We spent the last long weekend (Pentecost holiday) in Toulouse down in the south of France. By coincidence I had been reading that Corey Flynn, (hooker for the Canterbury Crusaders and All Black rugby teams) is moving to Toulouse to play rugby there next season. I think he will feel right at home. When I arrived it was hot and sunny (and stayed that way all weekend) and the strong warm wind blowing made me think straightaway of a Canterbury nor’ wester. The city had a decidedly relaxed, Antipodean vibe about it; plenty of blokes wearing shorts and T-shirts with sandals or jandals (aka flip-flops or thongs, pronounced “tongs” in French) so my dearly beloved was not the odd-man-out in his curry coloured shorts as he often is in Paris.
Even the colours of the Stade Toulousain rugby team are red and black – just like mighty Canterbury.
Toulouse is, and has been in past times a wealthy provincial city and it seemed to me to be noticeably modern whilst still having the appearance of a traditional French city. It’s the 4th largest city in France and is the centre of the European aerospace industry. Airbus have their HQ here and build many of their planes here (some are made in Germany too). The largest cancer research centre in Europe is located here and a number of universities.
Historically Toulouse had earned its wealth through the Pastel trade. Pastel is the French word for woad; the plant source of blue dye. In the 15th century pastel had its hey day but by the mid 16th century, with the availability of large supplies of indigo from India, the pastel market had collapsed despite the protectionist efforts of European merchants and law makers who forbade the use of the nasty, wicked Indian dye! The impact of the woad wealth is still obvious in the architecture in Toulouse. The well to do citizens built beautiful brick mansions with typical fancy wrought iron decoration in woad blue, and city buildings and structures like the Pont Neuf were also made using the pinky-red brick. The brick is still there, the blue decorative work is probably not original woad pigmented paint but you get the right impression.
Pastel is making a comeback now; the leaves are harvested, mascerated and treated to extract the natural dye, and oil for use in skincare products is extracted from the seeds of the plant. I visited a very pretty boutique in the town selling the skincare products and another with pastel skincare, fabric and art material products.
Toulouse is also famous for the Canal du Midi. This canal, started in 1666 and finished in 1681 was constructed for the benefit of trade to connect the Atlantic Ocean and the Mediterranean Sea by linking the different waterways; the Gironde Estuary (near Bordeaux on the Atlantic), the Garonne river and the Canal du Midi which then flows into the Etang du Thau on the Mediterranean. (Later the Garonne Lateral Canal was added to improve the link between the Garonne river and Canal du Midi).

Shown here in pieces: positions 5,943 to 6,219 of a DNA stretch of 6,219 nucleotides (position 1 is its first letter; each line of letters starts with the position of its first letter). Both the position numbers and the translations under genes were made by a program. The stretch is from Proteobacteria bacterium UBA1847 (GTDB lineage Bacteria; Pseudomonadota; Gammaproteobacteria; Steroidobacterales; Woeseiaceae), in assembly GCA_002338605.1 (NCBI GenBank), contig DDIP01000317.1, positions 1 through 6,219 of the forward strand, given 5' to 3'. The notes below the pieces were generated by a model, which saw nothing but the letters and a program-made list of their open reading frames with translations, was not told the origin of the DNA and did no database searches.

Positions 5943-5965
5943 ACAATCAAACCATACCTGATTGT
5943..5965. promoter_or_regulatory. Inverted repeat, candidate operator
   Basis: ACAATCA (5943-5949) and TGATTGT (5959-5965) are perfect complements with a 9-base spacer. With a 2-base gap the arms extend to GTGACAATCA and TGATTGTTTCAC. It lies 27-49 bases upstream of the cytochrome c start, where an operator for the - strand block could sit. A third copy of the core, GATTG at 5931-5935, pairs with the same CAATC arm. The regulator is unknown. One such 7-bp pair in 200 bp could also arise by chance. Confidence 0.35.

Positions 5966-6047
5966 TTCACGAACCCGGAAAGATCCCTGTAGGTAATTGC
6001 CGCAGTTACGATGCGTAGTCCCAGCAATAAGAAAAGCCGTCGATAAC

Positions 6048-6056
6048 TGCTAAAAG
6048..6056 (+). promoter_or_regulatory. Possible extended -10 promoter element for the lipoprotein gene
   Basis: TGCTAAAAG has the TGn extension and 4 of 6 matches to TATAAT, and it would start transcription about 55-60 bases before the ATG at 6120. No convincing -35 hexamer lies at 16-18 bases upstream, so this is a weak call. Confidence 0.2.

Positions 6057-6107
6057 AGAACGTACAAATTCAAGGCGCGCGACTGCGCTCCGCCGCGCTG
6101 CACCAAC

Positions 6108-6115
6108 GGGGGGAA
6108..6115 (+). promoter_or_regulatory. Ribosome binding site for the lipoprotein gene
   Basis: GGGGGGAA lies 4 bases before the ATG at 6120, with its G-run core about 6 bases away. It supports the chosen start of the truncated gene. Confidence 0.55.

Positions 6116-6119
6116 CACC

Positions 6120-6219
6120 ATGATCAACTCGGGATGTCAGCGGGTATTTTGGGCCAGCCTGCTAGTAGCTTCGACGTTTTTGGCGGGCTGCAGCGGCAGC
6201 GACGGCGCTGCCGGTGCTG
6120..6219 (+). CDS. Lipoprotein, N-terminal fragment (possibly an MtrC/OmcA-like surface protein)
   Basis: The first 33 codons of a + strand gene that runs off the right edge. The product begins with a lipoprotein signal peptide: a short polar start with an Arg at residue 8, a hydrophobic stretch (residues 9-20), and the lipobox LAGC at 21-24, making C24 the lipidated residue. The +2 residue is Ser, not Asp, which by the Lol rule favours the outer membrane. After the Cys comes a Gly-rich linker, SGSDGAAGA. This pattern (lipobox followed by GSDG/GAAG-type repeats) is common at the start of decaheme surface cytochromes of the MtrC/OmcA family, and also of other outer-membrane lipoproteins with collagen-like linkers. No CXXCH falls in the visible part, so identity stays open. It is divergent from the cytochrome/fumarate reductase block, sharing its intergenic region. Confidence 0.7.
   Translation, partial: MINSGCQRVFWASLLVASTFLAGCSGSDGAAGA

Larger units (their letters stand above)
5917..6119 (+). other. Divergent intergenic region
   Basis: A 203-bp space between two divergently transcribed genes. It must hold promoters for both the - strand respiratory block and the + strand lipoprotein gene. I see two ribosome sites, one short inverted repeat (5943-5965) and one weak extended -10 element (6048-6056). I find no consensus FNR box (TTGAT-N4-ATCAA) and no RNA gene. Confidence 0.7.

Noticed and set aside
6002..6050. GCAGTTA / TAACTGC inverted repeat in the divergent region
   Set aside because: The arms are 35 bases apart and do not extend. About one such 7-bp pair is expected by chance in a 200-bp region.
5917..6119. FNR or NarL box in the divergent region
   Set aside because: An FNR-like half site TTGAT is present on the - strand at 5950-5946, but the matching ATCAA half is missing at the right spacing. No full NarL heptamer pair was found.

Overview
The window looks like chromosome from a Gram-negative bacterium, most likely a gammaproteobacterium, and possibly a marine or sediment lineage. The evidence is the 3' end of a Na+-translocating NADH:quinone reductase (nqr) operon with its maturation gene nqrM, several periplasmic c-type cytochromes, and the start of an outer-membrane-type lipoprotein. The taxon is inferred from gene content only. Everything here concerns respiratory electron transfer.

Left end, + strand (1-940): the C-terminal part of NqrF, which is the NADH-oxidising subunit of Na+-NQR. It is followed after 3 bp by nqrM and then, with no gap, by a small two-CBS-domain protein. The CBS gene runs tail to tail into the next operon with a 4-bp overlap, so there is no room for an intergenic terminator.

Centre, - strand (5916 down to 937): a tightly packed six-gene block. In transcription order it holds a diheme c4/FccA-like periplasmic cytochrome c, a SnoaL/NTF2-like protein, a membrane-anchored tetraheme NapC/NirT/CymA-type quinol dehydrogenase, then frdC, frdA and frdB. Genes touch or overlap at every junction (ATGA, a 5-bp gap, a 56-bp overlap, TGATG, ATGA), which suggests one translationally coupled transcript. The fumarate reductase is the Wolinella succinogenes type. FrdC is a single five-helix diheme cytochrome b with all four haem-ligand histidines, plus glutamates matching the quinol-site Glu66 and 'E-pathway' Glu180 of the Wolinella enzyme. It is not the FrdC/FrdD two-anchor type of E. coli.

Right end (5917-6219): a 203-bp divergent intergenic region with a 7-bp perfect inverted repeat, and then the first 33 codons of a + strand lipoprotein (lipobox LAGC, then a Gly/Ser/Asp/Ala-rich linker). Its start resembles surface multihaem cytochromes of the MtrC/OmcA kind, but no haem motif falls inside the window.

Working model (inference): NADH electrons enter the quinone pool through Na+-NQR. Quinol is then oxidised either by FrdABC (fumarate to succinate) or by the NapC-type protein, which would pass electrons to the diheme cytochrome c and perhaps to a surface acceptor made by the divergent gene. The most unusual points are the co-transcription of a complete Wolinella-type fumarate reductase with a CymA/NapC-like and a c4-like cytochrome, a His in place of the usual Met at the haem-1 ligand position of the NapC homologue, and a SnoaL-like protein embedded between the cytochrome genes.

We took a short boat trip on the Canal du Midi, gliding just out past the Intespace and Airbus plants, with a highlight on this section being that we got to travel over the canal-motorway bridge. Yes, we were on the boat, travelling the canal that went over the motorway; cars whizzing by underneath us and all that water. Weird.
As well as all that modern and historical innovation on show we visited interesting and important historical and religious monuments; Les Jacobins, where the remains of St Thomas Aquinas are held, the Basilica of Saint Sernin, and the Hotel de Ville in the Capitol Square. We were lucky enough to go to a free Concert de Pentecote (a programme of organ music played by Michel Bouvard) in the Basilique Saint Sernin. After a day out exploring in the 30-degree sunshine, sitting in the beautiful cool Basilica listening to expertly played music fill the air was pure pleasure. St Sernin is the largest Romanesque (11th century) church in Europe and is a stopping point on the christian pilgrimage route to Santiago de Compostela.
Of course with all that tourist activity we had to make time for rest, recuperation and refuelling. There are several pleasant open air spaces in the central city clustered with bar-cafes and restaurants but the perfect spot in my view: Place Saint Georges. The central square, which incidentally used to be a place where public executions took place (egad!), is surrounded by cafes that buzz with activity all day and through the evening, then unfurl slowly like a new leaves next morning when the square is quiet. Over the course of the weekend we enjoyed tapas and drinks while watching the tango dancing display in the square one evening, we ate the famous Toulousain sausages, savoury crepes for lunch and traditional French breakfast of flakey croissants and fresh orange jus.
Not a bad weekend eh!